As the long-awaited summer draws near, our moods change, and so do our menus: Everything lightens up. We swap creamy potatoes for crisp, bright greens; hearty winter squashes for summer ones; and beefy braises for meats straight off the grill. But, in addition to all the things we’ve been missing — the luscious salads, fruits, vegetables and herbs — our best meals ought to pull from the sea.
Lobster, shrimp, crab meat and soft-shell crabs; salmon, sea bass, cod and snapper: All of these creatures are highly suited for summer dining. But, on the East Coast, clams are especially summery.
I’ve long wanted to spend a month or two on the beach with a rake and a bucket, clamming every day and eating my bounty every night. A big pot of steamed clams would always be welcome, whether flavored with garlic and parsley, or with lemongrass and chiles. I would make chowders of every sort, paella with clams and, of course, a lot of clam pasta, perhaps in a light, tomatoey broth, or “acqua pazza.”
Many Italian recipes call for simmering fish and shellfish in acqua pazza, or crazy water. It’s not a loony notion, just a quick way to make a small amount of tasty broth, something obviously more flavorful than poaching seafood in plain water.
Every cook prepares crazy water differently, but most recipes involve olive oil, tomato and a pinch of crushed red pepper. Garlic, parsley, capers, lemon and even smashed anchovy could also be part of the mixture.
It’s the perfect medium to simply and quickly cook fish fillets or shrimp. It takes only a few minutes to put together, and the cooking liquid, conveniently, is also the brothlike sauce. But the spicy broth can be put to good use, too, in a stellar casual dish of clams and spaghetti. You suck the clams from their shells. You attack all the savory juices with soup spoons and chunks of crusty bread.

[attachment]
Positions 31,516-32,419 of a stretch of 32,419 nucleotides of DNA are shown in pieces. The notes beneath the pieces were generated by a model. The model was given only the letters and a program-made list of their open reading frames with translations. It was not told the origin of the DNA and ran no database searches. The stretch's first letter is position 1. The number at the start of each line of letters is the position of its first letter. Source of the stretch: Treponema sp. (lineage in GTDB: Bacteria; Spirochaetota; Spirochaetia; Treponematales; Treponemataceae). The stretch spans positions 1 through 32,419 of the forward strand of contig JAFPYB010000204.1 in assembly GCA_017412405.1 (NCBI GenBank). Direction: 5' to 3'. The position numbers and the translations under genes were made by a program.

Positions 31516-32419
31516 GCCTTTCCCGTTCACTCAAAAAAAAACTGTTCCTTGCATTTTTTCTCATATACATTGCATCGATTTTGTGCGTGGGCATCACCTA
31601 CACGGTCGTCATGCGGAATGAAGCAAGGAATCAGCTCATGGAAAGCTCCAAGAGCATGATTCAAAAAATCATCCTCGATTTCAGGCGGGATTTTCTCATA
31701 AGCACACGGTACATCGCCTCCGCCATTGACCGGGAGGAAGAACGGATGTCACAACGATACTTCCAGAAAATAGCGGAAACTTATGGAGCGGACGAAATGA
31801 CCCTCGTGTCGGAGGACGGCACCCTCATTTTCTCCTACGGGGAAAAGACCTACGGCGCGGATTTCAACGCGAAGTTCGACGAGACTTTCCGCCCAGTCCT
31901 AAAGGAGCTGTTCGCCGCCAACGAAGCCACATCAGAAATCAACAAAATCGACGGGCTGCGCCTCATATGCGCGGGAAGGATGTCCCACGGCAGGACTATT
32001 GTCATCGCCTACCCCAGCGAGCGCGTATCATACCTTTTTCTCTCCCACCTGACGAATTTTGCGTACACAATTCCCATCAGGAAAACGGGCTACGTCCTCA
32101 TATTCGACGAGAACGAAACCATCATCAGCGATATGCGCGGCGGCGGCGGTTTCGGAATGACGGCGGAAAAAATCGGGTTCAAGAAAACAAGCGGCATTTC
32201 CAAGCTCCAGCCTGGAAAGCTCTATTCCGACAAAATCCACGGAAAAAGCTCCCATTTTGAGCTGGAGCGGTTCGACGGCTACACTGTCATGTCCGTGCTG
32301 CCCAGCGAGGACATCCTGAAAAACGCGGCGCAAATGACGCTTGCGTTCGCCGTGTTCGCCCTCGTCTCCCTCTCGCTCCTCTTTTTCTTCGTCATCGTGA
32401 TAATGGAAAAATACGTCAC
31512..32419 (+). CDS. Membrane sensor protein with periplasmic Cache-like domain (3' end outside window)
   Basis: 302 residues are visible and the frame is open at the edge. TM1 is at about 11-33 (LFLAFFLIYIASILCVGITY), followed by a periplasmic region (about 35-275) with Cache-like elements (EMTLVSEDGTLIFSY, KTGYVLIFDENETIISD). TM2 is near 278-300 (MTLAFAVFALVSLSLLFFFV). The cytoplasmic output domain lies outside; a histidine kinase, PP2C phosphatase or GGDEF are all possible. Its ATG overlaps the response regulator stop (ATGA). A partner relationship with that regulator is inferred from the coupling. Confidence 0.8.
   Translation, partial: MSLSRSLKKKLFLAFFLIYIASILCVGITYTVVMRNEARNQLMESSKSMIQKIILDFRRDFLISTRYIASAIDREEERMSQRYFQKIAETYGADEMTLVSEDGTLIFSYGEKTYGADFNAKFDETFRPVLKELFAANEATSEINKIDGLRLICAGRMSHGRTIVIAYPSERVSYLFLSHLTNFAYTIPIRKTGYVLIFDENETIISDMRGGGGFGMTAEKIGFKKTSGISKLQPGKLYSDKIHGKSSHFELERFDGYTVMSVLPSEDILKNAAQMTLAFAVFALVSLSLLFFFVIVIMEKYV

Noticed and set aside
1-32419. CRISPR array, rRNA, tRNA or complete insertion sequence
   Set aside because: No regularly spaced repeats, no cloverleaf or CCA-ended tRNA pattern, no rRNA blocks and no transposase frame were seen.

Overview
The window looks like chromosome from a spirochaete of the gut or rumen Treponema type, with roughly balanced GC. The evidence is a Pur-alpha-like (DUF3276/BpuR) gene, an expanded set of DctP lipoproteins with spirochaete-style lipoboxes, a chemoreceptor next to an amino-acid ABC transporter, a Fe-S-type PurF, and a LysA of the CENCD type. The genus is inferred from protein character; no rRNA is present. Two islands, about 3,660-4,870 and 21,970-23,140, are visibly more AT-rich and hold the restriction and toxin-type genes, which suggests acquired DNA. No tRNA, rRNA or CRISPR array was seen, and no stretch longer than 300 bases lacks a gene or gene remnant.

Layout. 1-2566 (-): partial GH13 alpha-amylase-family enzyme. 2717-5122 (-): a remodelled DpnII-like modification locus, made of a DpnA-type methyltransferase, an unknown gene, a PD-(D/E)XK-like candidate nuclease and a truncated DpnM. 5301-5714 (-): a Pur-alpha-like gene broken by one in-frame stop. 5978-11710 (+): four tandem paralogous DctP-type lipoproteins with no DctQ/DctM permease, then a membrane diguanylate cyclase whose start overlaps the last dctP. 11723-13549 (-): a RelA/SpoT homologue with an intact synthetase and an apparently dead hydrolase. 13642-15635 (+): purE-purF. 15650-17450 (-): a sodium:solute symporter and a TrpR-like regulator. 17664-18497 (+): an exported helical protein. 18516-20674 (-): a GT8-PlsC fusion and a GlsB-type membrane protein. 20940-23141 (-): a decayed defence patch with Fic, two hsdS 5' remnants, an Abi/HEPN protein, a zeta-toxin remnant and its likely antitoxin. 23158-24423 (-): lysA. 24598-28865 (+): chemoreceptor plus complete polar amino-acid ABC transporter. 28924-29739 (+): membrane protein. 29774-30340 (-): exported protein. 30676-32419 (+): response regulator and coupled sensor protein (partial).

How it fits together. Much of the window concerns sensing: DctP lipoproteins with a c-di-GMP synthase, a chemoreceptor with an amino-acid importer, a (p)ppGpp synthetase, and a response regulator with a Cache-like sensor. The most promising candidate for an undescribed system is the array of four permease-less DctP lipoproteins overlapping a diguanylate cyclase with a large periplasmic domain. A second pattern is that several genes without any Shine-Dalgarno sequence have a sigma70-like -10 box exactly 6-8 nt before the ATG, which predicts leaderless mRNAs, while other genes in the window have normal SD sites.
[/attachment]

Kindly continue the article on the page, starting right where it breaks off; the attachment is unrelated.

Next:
For a finishing flourish and to give the dish an even more summery feel, I add basil leaves and colorful fresh cherry tomatoes, halved and drizzled with olive oil and salt. A tomato salad topping for spaghetti and steamed clams? Well, call me crazy.
And to Drink …
For those who instinctively grasp whether a white or red wine is best, this dish poses problems. Clams and fresh tomatoes, abetted by spicy peppers, suggest a white for sure. The deeper flavors of canned crushed tomatoes nod toward a red. I’m going to opt for a white with freshness and laserlike acidity. Any number of good Italian whites will do the trick, from north to south and points in between. Escaping the tyranny of regional and ethnic pairings, I’d like to suggest a good aligoté from Burgundy, which has the liveliness, texture and presence to enhance this dish. If you prefer a red, no problem. Look for reds that have the same qualities as the whites, without tannins or oakiness. A simple barbera or Valpolicella would be ideal. ERIC ASIMOV
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